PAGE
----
- **2006 Walla Walla Merlot - black cherry, beautiful and smooth
- **2007 Walla Walla Merlot - dirt, earth, big, concentrated, tannic, needs age - delish!
- *2006 Walla Walla Cabernet Sauvignon - sooo much black cherry!
- 2007 Walla Walla Cabernet Sauvignon - "Oh, Man!", smooth but with some tanin,needs a little age
- 2007 Pepper Bridge Vineyard Blend - Merlot, Cab, Malbec, Petit Verdot - BIG, this is a mouthful
- **2007 Seven Hills Blend - Merlot, Cab Sauv, Cab Franc - soft and spicey - Yum!
Totally awesome wines. Don't forget swallows are an immediate response to the taste in the mouth of yours truly, so some of the bigger wines don't have swallows but will be fabulous with time, eventuallythere will be six swallows or would it be twelve or more? We didn't visit so many other worthy wineries in this neck of the woods because of time constraints. However, we were able to taste Isenhower and and Dusted Valley at their Woodinville tasting rooms and you can. too. Lots of "swallows" there, too.
Out East, a few blocks east of Rose on 2nd, that is, we found the two girls from Portland occupying their new digs in a storefront close to Forgeron. Their SuLei wines were even better this year - the 2009 WW Rousanne was light and bright, the 2007 Beet Red was more substantial and bigger, the 2008 WW Roller Girl Red, a Bordeaux style blend of equal parts Cab Franc, Cab Sauv, and and 11% Merlot was a delicious big swallow and a phenomenal bargain at $17. Definitely the the best value in Walla Walla. Roll on girls! Sadly, next door we found Yellow Hawk going out of business, selling their very good wines for a pittance. The Barbera was outstanding as it has been for a long time. At Forgeron, Jesse served up a long list of excellent wines. The *2007 Chardonnay was round soft and light with just a hint of European citrus crispness - definitely one swallow. The 2009 Marsanne was so typique - full, fruity and spicy. Among the reds, the 2005 Merlot was perfectly mellow and easy, the *2006 Cabernet Sauvignon - "a real wine"- lots of pepper, *2005 Syrah -m" I love the nose, a real meat wine, needs two years, 2006 Zinfandel - Kathy says, "My mother would even drink this wine", *NV Walldeaux Smithie - "That's good stuff!" Walldeaux? A hybrid of Walla Walla & Bordeaux and a great value @ $16.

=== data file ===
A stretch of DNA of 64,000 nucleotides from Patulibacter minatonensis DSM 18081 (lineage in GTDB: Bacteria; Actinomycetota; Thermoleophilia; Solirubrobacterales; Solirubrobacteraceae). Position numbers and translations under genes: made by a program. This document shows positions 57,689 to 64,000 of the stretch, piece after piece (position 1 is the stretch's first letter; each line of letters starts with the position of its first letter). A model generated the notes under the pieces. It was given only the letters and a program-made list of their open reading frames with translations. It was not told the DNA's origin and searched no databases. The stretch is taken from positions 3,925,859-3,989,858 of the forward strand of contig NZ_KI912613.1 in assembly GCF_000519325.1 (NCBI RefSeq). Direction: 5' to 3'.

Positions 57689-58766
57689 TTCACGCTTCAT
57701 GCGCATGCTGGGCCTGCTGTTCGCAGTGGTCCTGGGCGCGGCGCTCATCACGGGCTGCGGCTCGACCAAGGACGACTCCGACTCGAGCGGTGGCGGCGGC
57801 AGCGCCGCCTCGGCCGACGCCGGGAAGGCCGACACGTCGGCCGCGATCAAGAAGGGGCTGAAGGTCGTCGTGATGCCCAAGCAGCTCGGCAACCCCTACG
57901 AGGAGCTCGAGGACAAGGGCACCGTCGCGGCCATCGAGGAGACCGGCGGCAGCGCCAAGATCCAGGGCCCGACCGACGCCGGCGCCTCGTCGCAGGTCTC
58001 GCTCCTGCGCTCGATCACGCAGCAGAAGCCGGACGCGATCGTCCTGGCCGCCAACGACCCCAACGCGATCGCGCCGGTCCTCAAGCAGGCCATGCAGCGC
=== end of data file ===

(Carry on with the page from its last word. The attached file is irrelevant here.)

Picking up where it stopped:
Look for our comments on wines from non-Walla Walla wine regions and our spectacular night on the town.